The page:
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As the name suggests, executive committees are committees with membership at the senior-most level of an organization, such as presidents, vice-presidents and chief officers. Although they are senior leaders, these committee members typically report upward to a board of directors. Executive committee duties are based on providing organizational direction on behalf of the board and advising the board on decisions and business matters ranging from strategy planning, policy, investment and risk.
An executive committee advises an organization’s board of directors to support its decision-making processes. The committee meets more frequently than the board, and moves more nimbly. Appointed by the board, the committee has the authority to act on its behalf, although such authority does have limitations based on the committee’s defined purpose. With regard to investment and strategic planning decisions, the committee might not take action itself, but instead report on the results of research and make recommendations.
Ad-Hoc Committee Oversight
Executive committee members can be appointed to support special projects and oversee other, ad-hoc committees, often comprised of lower-tier members of management or even nonmanagement personnel. The member appointed in this role provides leadership to these other committees, making sure objectives are met. This leader receives and reviews status reports and then provides updates to the executive committee, serving as a conduit between the ad-hoc committees and the board of directors.
An executive committee can be called upon to oversee policy development pertaining to ethics, security guidelines, quality management, human resources, environmental and regulatory requirements. Policy development can involve several committee members providing oversight to various ad-hoc committees, the members of which do the legwork in gathering legal and other requirements and drafting policy documentation. It will be the committee’s responsibility to ensure that all tasks are completed to first establish the policies and then roll them out effectively across the organization.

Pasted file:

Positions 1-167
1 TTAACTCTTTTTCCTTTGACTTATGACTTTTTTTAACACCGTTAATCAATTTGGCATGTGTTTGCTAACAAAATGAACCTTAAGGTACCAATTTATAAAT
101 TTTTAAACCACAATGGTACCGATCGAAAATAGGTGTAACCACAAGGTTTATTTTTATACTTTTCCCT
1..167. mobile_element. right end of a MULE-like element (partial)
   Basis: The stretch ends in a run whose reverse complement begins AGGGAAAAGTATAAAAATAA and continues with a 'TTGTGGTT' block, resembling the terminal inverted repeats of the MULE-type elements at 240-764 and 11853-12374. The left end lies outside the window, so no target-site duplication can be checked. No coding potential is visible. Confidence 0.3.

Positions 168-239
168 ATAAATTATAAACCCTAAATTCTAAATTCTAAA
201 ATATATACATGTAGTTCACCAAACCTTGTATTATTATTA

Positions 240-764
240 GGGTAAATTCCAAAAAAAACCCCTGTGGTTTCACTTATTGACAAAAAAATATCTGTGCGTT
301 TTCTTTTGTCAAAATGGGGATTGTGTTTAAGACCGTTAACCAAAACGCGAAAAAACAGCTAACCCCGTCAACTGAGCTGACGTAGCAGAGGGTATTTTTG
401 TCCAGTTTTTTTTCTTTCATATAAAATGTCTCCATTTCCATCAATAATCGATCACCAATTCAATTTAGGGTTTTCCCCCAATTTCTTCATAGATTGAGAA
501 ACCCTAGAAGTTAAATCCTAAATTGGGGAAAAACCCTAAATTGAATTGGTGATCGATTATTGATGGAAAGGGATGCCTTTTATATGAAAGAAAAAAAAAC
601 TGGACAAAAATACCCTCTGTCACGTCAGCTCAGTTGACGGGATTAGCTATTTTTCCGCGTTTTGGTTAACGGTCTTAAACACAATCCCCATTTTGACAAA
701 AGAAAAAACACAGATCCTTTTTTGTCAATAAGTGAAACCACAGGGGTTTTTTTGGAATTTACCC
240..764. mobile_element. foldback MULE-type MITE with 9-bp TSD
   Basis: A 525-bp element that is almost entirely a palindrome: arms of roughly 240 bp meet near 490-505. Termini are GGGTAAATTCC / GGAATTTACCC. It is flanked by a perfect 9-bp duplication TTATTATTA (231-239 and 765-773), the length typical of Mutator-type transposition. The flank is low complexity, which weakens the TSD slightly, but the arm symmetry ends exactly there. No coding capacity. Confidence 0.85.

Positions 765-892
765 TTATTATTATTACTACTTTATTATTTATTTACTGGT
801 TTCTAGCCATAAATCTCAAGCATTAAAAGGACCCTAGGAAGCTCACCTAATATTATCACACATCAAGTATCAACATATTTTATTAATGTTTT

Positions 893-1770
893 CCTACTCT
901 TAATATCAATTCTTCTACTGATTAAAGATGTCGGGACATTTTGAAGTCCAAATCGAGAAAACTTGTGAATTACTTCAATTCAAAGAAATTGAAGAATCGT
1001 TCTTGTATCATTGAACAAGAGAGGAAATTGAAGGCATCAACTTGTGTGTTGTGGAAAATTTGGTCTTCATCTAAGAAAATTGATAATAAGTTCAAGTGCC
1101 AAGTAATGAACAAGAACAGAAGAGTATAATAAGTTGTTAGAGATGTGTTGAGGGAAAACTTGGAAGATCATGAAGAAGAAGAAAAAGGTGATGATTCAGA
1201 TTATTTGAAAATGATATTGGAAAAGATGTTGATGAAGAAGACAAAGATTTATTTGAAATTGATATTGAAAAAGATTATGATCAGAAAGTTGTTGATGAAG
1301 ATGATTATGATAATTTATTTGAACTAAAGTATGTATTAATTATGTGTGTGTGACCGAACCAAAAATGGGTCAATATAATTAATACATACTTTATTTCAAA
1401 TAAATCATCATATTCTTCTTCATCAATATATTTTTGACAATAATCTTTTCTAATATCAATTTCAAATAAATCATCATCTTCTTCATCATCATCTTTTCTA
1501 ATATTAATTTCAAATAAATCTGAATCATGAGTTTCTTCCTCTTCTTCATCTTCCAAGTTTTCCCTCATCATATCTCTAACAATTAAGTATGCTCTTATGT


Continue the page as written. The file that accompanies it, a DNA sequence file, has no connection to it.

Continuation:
In addition to serving the needs of the board, executive committee members serve the needs of the workplace. Workplace issues or concerns that require executive oversight will reach the executive committee level. Committee members must then decide which issues can stop there, and which must be moved further upward for board-level direction. Examples can include the identification of financial or regulatory risks that are first encountered or recognized at the employee-level and subsequently elevated through the levels of management.
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A careers content writer, Debra Kraft is a former English teacher whose 25-plus year corporate career includes training and mentoring. She holds a senior management position with a global automotive supplier and is a senior member of the American Society for Quality. Her areas of expertise include quality auditing, corporate compliance, Lean, ERP and IT business analysis.
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